Beginning treatment for an addiction to heroin, OxyContin, or some other highly-addictive drug is a massive step in the right direction for most people.
Then, after putting in the hard work and dedication, many of these people actually achieve another big milestone: switching from their drug-of-choice to methadone, which is meant to help usher them to complete sobriety.
At least, they think this is a major milestone.
Unfortunately, far too often, the truth is that they’ve just begun a new addiction and, thus, another long journey on the path toward getting clean. Sometimes, it’s even harder than kicking the drug that originally brought them to methadone in the first place.
That’s why many have turned to ibogaine for methadone withdrawal.
But is it actually able to help?
What Everyone Needs to Know About Taking Ibogaine for Methadone Withdrawal
As familiarity with it has continued to grow over the last few years, more and more people have touted ibogaine as nothing short of miraculous.
However, while the drug’s potential is certainly breathtaking for many who have experienced it firsthand after years of struggling to beat an addiction, it’s no miracle drug. Even when it does succeed at giving a patient a “blank slate” to start over – which, to be fair, is often – that person is still responsible for making healthy decisions going forward so they don’t relapse.
Why Methadone Addiction Is So Hard to Beat
The biggest problem with methadone is that the reason it’s so “effective” is also the reason it becomes such an obstacle for long-term recovery.
As an antagonist drug, the way methadone works is by binding to the receptors that would otherwise be occupied by the opioids (e.g. heroine) that a patient might take. They are also designed to have much longer half-lives, so they can continue to occupy those receptors for extended periods of times.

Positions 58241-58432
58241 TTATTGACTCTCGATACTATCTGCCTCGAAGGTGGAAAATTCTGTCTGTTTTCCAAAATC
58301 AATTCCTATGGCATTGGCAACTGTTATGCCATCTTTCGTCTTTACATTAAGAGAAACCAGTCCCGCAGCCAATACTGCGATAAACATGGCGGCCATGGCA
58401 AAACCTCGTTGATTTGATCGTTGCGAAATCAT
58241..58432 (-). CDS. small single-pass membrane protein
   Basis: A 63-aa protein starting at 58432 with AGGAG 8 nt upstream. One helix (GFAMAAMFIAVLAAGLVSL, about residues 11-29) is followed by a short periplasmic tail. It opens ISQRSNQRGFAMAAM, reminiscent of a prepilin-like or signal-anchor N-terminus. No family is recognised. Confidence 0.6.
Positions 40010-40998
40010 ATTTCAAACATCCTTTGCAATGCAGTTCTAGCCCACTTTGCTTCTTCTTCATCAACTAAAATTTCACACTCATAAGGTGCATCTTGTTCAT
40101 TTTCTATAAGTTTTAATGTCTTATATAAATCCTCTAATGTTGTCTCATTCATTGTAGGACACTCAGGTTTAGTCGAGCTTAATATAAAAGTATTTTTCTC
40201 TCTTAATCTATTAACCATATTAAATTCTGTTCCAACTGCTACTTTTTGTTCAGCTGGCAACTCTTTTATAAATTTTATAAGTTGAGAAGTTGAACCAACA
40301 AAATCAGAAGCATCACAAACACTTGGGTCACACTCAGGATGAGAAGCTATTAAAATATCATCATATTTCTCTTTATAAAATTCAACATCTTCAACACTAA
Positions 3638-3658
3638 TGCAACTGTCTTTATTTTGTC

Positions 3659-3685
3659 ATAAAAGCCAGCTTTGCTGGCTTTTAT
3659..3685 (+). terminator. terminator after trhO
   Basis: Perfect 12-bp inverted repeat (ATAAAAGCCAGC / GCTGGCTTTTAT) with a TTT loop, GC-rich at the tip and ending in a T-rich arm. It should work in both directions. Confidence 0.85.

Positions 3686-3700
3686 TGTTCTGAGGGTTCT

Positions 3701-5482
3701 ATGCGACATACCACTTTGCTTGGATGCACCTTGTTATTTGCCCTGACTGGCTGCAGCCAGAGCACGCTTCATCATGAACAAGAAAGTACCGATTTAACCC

The intended result is that, if a patient does use an opioid, it has little to no effect. These receptors are occupied. Ideally, this will keep that person from continuing to use the drug in the future.
Unfortunately, the longer someone takes methadone, the more of it that is in their system. If they want to quit drugs altogether, this is a massive obstacle to their success. It can easily take 30 days – maybe quite a bit longer – before the body is finally rid of all of these drugs. An opioid like heroin can be cleared in less than a week.
So, while many people turn to ibogaine for methadone withdrawal, it faces the same challenge. Ibogaine also works on those receptors that methadone is blocking. Instead of being able to reset them, the drug is denied.
This doesn’t mean that taking ibogaine for methadone withdrawal won’t have any effects, though. You may still “trip.” You may still experience deep feelings of introspection, too.
However, as these effects wear off, the familiar pains of methadone withdrawal will begin seeping back in – along with an overwhelming sense of frustration.
How to Prepare to Take Ibogaine for Methadone Withdrawal
The good news is that methadone addiction is not unconquerable. In fact, you can definitely take ibogaine for methadone withdrawal – as thousands have – and make it out the other side with a second chance at life.
It’s just that doing so requires certain caveats. Ignoring them will mean you may receive a few days reprieve from methadone, but those withdrawals will eventually come looking for you.
As we’ve just covered, the first step to using ibogaine to overcome methadone withdrawals is to first get off methadone.
If at all possible, try quitting methadone either cold turkey or switch to a non-opiate medicine to help manage the pain and withdrawals until you’re ready to begin ibogaine treatment.
Otherwise, you’ll need to switch back to a short-acting opiate until the methadone finally clears your system. Obviously, this can be a very tough decision to make and not just for health reasons. You might feel a sense of failure for returning to an opiate but remember that it’s only for a month or two until methadone no longer stands in the way of your success.
Ibogaine for Methadone Withdrawal
At Experience Ibogaine, we’ll be the first to admit that this drug isn’t for everyone. For the reasons we just covered, using ibogaine for methadone withdrawal isn’t always a realistic option.
Still, we’re very proud of the fact that our facility has successfully helped thousands of people who became addicted to this powerful drug. So, no matter what your current situation is, there’s still hope.
Contact us today and talk to one of our specialists. Once they have a better understanding of your history, including how long you’ve been using methadone for, they’ll be able to recommend whether or not our course of treatment would be right for you.